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StivVid

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About StivVid

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  • Birthday 02/26/1970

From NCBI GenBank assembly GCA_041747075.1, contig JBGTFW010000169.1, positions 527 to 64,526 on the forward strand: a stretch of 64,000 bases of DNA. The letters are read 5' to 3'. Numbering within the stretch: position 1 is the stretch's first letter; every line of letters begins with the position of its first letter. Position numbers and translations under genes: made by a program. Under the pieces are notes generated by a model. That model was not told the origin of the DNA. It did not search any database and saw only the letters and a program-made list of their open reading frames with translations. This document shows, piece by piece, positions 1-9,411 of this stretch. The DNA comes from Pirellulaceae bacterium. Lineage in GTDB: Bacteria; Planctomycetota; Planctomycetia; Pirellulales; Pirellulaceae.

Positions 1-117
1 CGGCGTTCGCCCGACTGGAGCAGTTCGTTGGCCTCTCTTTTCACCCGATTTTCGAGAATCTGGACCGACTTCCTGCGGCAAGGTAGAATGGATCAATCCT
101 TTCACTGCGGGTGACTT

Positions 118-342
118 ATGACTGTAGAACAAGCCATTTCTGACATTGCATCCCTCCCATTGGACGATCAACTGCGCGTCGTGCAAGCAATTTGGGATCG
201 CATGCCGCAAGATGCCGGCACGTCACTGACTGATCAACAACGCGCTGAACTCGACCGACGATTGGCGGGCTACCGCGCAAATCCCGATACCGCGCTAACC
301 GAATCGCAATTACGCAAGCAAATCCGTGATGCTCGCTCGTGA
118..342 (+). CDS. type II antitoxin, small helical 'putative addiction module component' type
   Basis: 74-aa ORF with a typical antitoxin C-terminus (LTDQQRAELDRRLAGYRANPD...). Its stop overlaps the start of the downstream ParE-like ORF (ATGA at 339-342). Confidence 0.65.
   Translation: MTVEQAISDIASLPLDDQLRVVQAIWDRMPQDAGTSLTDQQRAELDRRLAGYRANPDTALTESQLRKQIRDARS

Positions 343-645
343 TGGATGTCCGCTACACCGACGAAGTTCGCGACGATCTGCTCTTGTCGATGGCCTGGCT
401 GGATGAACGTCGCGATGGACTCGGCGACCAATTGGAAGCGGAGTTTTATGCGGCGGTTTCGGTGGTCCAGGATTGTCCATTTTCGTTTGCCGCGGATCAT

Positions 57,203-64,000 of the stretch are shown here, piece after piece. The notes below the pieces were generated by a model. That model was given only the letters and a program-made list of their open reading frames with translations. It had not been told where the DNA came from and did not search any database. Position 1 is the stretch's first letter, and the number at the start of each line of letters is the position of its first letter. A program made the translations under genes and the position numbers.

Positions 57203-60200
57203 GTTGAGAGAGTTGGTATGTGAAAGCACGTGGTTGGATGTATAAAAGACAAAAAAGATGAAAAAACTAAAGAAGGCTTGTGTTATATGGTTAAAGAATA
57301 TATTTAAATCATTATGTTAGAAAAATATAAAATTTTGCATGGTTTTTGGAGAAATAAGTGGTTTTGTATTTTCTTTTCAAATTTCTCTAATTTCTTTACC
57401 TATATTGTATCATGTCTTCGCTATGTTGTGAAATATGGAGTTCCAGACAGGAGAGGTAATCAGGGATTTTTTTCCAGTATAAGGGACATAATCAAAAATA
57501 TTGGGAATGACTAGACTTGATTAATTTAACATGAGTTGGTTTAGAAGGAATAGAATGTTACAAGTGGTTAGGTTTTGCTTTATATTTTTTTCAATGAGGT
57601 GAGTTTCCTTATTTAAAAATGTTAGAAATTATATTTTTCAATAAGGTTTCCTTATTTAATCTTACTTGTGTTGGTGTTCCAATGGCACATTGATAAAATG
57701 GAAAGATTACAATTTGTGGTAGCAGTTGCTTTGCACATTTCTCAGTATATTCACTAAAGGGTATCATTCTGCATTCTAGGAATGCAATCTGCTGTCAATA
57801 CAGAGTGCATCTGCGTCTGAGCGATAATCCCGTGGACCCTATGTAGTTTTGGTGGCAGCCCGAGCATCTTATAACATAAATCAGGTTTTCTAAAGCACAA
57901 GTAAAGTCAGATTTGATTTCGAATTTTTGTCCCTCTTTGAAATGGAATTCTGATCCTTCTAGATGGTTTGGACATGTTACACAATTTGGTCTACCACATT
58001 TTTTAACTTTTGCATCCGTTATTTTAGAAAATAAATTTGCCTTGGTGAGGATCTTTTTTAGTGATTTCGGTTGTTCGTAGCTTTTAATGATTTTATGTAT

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  1. Well...  You've nearly got me convinced to jump ship too.  I've been holding onto my 7D despite not having much work for it anymore because I keep hoping that Canon will come to its senses and issue meaningful firmware upgrades to those of us using these cameras to shoot video. I understand that the 7D is first and foremost a still camera, but a major selling point of this camera was its video capability.  It was developed and released hot on the heels of the success of the 5D Mark II which came as a complete surprise to Canon.  It was so much of a shock, that several years later they still don't understand what they've discovered and how the pro video landscape has irreversibly changed forever. I don't want to go back to shooting on small sensor cameras--not even the 2/3 inch chip cameras I've used for 20 years now.  And unlike yourself, Andrew, I actually think APS-C is the perfect size for filmmaking.  What's so utterly frustrating is knowing that Canon has intentionally hobbled these cameras--they are capable of much better video performance.  The 7D resolves bags of detail when shooting stills, but switch to video mode and fine detail goes to mush.  That's not the hardware.  That's Canon's poor implementation of a poor choice of video codec, and the method Canon employs to downsample 18 mega pixels of information down to the roughly 2 mega pixels needed for HD video.  Surely those things could be improved in a firmware upgrade? I don't see any difference at all between video shot on the 7D, 550D, 60D and now 650D.  As far as I can tell, they perform identically.  There is a big difference in build quality and handling, though, and as far as that is concerned I can find very little to complain about on the 7D.  It's a lovely object to hold and to shoot with and its build quality and weather resistance is top notch--as it should be.  After all, this is still currently the top of the line Canon APS-C offering.  It looks as though the 7D might sit at the top of the range for a while longer as well in light of news of a long awaited and very welcome firmware update.  I'm afraid it might be too little too late, though.  It's great that Canon have finally activated manual controls for audio, but if it doesn't sound any better than a Zoom H4N I'm not likely to use it even though it would be much more convenient to do so. People are all fired up about the Blackmagic Cinema Camera and Sony's FS700.  I'm pretty excited too.  Problem is so few people are really ready for RAW or 4K.  (And before you say anything...  Yes.  I do know that you don't HAVE to shoot RAW on the Blackmagic camera and you don't HAVE to shoot 4K on the Sony camera.  Actually you can't shoot 4K on the Sony yet.)  The amount of storage space needed to shoot in these formats is staggering, let alone the additional space needed for backup and archiving.  HD is fine for me right now, and I think Canon already has the answer to these cameras in its APS-C line.  Especially the 7D with its dual processors which, as far as I know, aren't used for processing video at all--just stills.  I can't help but think those processors could be tasked to improving the 7D's video performance. In fact...  I would be willing to pay for a video-specific firmware release that would effectively give those that would be interested--i.e. filmmakers--something akin to a 5D C, or 7D C.  Improved fine detail resolution, decreased moire and aliasing, peaking, zebras...  Yep.  I'd pay for that.  I've enjoyed shooting with the 7D, but if Canon don't do something soon, it's time to give it up and buy an FS100 or something that might actually help me pay the bills.